Trying to find an image that just showed something beautiful, I found this one I took of a roof in Dubrovnik, Croatia in 2008. I’d just discovered the sepia setting on my camera. Not much to do with the post but it’s beautiful, don’t you think?

I tend to be pretty neurotic, and I have a very lazy side. So if there’s a problem in my life – a big bill arrives that I can’t afford, I need to handle a delicate relationship situation, or I need to motivate myself to address something practical – I wimp out. I procrastinate. I don’t just stuff about for a while and then eventually do it. No, I leave it until it’s really hard to deal with, and then I end up being screwed over. So I leave the bill until I’ve been sent a final notice and a whole lot of interest has been piled on and my credit is ruined; I don’t confront the delicate situation and end up pissing everyone off even more because they think I don’t care because I never said anything; I leave the cleaning til the last minute so it’s impossible to do it in the time I have and end up feeling overwhelmed by it all and everyone sees just how much of a lazy grot I am. And in turn, I feel slack, tired, and like life is a hard slog.

You could say it all comes down to motivation and discipline, which is true, but there’s another layer beneath that: why don’t I have the ability to motivate and discipline myself? It’s hard to work that one out, but I think it’s my basic disposition coupled with influences growing up. I often lament the fact that I have no passions, nothing gets me going. But writing is a passion, right? Yeah, but when I’m in a slump, even the prospect of writing or reading isn’t enough to pull me out of it. Nothing fuels my passion. These days I know that’s actually a form of depression, that feeling of hopelessness and lack of any meaning in life. But I think I’m moving past that, especially since having my son and being forced into routines, being given no option for slacking off. And in turn, because I’m forced into action, I feel better and I want to do more.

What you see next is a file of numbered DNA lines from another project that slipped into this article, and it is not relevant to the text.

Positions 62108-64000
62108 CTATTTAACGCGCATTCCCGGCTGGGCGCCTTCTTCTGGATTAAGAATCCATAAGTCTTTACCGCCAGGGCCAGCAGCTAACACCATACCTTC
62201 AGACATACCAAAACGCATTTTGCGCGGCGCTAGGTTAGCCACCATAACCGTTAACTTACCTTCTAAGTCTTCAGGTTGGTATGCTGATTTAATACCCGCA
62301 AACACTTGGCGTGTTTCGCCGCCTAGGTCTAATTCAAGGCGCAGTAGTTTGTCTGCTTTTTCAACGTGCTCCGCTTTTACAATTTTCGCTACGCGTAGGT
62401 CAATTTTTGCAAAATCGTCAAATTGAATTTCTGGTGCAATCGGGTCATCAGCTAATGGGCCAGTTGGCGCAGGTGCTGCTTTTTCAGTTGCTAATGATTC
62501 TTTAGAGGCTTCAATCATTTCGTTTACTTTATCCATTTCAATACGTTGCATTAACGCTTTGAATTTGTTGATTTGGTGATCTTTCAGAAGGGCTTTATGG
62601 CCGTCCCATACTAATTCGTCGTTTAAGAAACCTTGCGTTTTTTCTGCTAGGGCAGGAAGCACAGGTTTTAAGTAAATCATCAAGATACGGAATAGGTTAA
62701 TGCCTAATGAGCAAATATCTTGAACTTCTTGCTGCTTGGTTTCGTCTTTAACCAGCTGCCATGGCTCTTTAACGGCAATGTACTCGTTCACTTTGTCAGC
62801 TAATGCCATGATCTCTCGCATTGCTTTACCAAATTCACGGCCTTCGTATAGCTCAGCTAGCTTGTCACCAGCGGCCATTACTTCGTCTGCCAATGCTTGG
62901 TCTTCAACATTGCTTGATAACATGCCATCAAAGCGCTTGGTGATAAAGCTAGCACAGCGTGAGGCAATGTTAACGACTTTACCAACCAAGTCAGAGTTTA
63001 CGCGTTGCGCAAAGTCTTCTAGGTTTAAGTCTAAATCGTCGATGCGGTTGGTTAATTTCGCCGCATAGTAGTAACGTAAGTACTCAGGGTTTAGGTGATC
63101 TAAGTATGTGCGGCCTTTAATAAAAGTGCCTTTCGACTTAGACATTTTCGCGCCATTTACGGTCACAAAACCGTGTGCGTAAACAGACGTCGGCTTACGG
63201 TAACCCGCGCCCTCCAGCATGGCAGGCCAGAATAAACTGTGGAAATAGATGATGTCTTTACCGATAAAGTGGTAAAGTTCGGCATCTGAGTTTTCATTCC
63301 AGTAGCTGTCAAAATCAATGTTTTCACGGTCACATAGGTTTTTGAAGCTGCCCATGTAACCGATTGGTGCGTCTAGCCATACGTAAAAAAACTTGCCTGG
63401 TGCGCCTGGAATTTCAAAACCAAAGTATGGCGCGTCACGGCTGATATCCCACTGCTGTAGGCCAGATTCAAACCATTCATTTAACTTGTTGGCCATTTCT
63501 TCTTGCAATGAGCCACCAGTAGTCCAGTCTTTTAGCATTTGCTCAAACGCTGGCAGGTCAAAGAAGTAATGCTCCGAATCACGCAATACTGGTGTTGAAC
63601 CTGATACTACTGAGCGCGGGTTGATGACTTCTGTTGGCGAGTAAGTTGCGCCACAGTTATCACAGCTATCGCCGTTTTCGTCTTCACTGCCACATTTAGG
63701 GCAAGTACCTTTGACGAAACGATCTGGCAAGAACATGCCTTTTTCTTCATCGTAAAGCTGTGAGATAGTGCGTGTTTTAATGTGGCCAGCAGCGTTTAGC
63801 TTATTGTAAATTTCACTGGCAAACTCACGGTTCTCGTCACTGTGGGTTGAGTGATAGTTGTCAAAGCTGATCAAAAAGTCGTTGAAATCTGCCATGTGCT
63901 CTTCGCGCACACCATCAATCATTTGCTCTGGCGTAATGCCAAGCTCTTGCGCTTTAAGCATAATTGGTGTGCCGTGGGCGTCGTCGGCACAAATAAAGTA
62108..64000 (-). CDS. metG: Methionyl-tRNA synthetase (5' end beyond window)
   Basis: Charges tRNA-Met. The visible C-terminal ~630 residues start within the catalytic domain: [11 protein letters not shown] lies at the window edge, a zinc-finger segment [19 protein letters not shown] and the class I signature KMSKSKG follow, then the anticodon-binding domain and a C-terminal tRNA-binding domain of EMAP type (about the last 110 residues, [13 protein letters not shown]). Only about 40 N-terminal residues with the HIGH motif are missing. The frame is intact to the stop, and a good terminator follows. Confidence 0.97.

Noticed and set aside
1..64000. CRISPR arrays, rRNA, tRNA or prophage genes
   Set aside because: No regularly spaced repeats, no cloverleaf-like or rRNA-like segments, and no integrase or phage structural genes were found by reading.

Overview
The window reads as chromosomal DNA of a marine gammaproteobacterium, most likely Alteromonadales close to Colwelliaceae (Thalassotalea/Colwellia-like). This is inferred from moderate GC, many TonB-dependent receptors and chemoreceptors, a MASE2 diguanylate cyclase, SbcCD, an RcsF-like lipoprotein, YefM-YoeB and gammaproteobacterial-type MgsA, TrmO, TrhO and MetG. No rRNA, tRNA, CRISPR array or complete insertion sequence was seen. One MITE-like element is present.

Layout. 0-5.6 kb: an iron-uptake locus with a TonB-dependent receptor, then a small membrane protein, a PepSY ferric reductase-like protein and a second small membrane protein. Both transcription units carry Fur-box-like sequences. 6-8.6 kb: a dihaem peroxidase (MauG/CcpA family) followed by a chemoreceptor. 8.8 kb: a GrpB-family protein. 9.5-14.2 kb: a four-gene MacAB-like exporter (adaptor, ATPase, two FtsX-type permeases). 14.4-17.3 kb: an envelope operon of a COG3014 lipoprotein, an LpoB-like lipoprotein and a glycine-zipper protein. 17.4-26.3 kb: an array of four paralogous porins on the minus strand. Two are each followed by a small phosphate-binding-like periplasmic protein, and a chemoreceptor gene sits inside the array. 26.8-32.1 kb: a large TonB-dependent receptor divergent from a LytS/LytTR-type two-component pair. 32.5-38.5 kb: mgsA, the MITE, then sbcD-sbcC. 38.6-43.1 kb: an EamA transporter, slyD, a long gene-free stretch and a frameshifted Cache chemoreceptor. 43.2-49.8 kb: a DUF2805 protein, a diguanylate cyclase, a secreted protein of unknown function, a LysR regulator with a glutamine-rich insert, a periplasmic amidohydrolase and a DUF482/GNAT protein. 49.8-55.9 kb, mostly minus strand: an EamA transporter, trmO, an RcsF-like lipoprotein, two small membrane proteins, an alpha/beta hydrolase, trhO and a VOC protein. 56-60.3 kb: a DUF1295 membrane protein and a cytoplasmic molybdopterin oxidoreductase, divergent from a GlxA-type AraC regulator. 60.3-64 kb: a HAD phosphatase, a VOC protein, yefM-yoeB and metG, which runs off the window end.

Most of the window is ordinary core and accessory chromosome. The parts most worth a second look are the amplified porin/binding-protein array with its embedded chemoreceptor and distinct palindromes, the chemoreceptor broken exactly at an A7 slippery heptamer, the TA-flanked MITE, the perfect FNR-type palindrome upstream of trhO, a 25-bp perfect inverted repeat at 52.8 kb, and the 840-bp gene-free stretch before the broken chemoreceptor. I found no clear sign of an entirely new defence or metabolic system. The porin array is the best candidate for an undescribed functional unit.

On the weekend I was at my friend J’s house. I hadn’t seen it in over a year and was absolutely blown away at how much work they’ve done to it and how beautiful it is. J has put so much energy into making that space beautiful and exactly what she wants in every respect. Obviously there is always more to do in any house, but clearly this house has had every detail attended to, and because of this it is the most relaxing space I’ve been in. It is light, bright, comfortable, convenient, aesthetically pleasing and a genuine pleasure to be in. I guess it helps that J and I have similar taste, although I think I found it so lovely to be there simply because she’d taken care of every detail. I just wanted to freeze time and stay there in that perfectly comfortable space with good friends and amazing food forever.

I was so inspired, and being there made me realise for the first time just how much I’m longing for my own space. In 2005, when I bought my  house in Canberra, I finally did have a space with which do whatever I wanted but the depression didn’t let me do everything. I couldn’t see my way clear to making it amazing and a lot of time was wasted eating icecream and watching crap tv. I did things to improve the house, but they were mainly superficial and a little slap dash. Maybe it was a lack of maturity as well but there was a lot left undone in that house, and I’ll soon be paying for it and my general neglect of it since I rented it out nearly six years ago now. It’s another element of my life that has suffered as a result of my neurotic laziness and bouts of depression. Interestingly enough, when looking for a post to link as an example of my low moments, I read through this one and realised I’ve come so far since then and my life is no longer like that. Working at home a few hours most days helps, but somehow, something has really shifted.

This year, for the first time in my life, I feel as if things are really changing. There are a few factors affecting this, but getting out of debt is one of them, as is my new-found ability to motivate myself to actually do things instead of just think or talk about them. I’ve wanted to do this for many years but I think this time there are extrinsic motivators where there were previously none. My son, my family, my husband, my maturity, my increasingly positive outlook, these are all things that are moving me towards a new phase of life. And what better age than 35, which is what I’ll be this year in October. I love it when things sync with the seven year cycle!